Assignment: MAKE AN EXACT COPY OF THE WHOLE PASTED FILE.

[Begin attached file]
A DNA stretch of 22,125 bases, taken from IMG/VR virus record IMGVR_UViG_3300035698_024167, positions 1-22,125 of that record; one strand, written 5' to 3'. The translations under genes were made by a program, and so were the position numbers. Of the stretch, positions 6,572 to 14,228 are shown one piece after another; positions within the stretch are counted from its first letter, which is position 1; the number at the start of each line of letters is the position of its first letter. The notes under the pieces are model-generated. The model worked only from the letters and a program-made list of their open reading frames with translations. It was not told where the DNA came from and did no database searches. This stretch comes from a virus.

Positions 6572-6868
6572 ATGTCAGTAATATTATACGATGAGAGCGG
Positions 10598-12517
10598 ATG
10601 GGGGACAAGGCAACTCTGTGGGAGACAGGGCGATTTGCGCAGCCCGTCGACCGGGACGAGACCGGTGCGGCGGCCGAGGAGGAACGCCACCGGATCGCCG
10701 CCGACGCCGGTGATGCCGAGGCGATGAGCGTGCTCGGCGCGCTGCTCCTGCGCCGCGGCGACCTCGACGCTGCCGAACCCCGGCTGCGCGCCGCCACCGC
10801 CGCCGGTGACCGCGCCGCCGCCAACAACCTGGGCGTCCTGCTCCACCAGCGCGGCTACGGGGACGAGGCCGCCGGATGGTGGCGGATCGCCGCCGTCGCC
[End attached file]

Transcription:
A DNA stretch of 22,125 bases, taken from IMG/VR virus record IMGVR_UViG_3300035698_024167, positions 1-22,125 of that record; one strand, written 5' to 3'. The translations under genes were made by a program, and so were the position numbers. Of the stretch, positions 6,572 to 14,228 are shown one piece after another; positions within the stretch are counted from its first letter, which is position 1; the number at the start of each line of letters is the position of its first letter. The notes under the pieces are model-generated. The model worked only from the letters and a program-made list of their open reading frames with translations. It was not told where the DNA came from and did no database searches. This stretch comes from a virus.

Positions 6572-6868
6572 ATGTCAGTAATATTATACGATGAGAGCGG
Positions 10598-12517
10598 ATG
10601 GGGGACAAGGCAACTCTGTGGGAGACAGGGCGATTTGCGCAGCCCGTCGACCGGGACGAGACCGGTGCGGCGGCCGAGGAGGAACGCCACCGGATCGCCG
10701 CCGACGCCGGTGATGCCGAGGCGATGAGCGTGCTCGGCGCGCTGCTCCTGCGCCGCGGCGACCTCGACGCTGCCGAACCCCGGCTGCGCGCCGCCACCGC
10801 CGCCGGTGACCGCGCCGCCGCCAACAACCTGGGCGTCCTGCTCCACCAGCGCGGCTACGGGGACGAGGCCGCCGGATGGTGGCGGATCGCCGCCGTCGCC